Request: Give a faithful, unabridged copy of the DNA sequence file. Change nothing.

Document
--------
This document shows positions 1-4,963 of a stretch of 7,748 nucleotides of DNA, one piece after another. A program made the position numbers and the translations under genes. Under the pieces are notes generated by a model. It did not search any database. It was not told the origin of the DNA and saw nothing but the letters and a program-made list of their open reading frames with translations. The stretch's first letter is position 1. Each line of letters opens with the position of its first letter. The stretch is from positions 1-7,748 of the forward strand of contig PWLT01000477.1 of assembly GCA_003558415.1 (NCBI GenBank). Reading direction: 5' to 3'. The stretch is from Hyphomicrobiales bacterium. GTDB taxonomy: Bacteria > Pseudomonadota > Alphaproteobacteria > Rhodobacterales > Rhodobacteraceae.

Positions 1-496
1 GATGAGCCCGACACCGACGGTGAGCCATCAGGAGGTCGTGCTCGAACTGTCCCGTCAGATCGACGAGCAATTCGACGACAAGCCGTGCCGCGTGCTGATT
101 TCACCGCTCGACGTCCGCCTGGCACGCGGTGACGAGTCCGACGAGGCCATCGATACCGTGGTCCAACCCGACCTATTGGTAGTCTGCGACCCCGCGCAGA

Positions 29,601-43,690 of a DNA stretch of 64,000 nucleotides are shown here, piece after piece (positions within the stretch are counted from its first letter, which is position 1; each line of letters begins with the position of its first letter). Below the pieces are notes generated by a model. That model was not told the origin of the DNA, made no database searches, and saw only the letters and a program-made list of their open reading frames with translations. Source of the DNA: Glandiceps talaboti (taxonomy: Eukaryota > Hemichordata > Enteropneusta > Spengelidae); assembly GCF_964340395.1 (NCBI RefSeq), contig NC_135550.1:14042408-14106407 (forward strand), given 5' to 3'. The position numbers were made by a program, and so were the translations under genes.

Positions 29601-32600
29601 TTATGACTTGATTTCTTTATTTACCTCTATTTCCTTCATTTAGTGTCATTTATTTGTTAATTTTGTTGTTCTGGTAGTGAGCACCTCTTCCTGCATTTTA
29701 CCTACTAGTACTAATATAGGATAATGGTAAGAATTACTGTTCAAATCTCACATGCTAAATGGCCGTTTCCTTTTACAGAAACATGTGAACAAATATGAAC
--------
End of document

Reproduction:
This document shows positions 1-4,963 of a stretch of 7,748 nucleotides of DNA, one piece after another. A program made the position numbers and the translations under genes. Under the pieces are notes generated by a model. It did not search any database. It was not told the origin of the DNA and saw nothing but the letters and a program-made list of their open reading frames with translations. The stretch's first letter is position 1. Each line of letters opens with the position of its first letter. The stretch is from positions 1-7,748 of the forward strand of contig PWLT01000477.1 of assembly GCA_003558415.1 (NCBI GenBank). Reading direction: 5' to 3'. The stretch is from Hyphomicrobiales bacterium. GTDB taxonomy: Bacteria > Pseudomonadota > Alphaproteobacteria > Rhodobacterales > Rhodobacteraceae.

Positions 1-496
1 GATGAGCCCGACACCGACGGTGAGCCATCAGGAGGTCGTGCTCGAACTGTCCCGTCAGATCGACGAGCAATTCGACGACAAGCCGTGCCGCGTGCTGATT
101 TCACCGCTCGACGTCCGCCTGGCACGCGGTGACGAGTCCGACGAGGCCATCGATACCGTGGTCCAACCCGACCTATTGGTAGTCTGCGACCCCGCGCAGA

Positions 29,601-43,690 of a DNA stretch of 64,000 nucleotides are shown here, piece after piece (positions within the stretch are counted from its first letter, which is position 1; each line of letters begins with the position of its first letter). Below the pieces are notes generated by a model. That model was not told the origin of the DNA, made no database searches, and saw only the letters and a program-made list of their open reading frames with translations. Source of the DNA: Glandiceps talaboti (taxonomy: Eukaryota > Hemichordata > Enteropneusta > Spengelidae); assembly GCF_964340395.1 (NCBI RefSeq), contig NC_135550.1:14042408-14106407 (forward strand), given 5' to 3'. The position numbers were made by a program, and so were the translations under genes.

Positions 29601-32600
29601 TTATGACTTGATTTCTTTATTTACCTCTATTTCCTTCATTTAGTGTCATTTATTTGTTAATTTTGTTGTTCTGGTAGTGAGCACCTCTTCCTGCATTTTA
29701 CCTACTAGTACTAATATAGGATAATGGTAAGAATTACTGTTCAAATCTCACATGCTAAATGGCCGTTTCCTTTTACAGAAACATGTGAACAAATATGAAC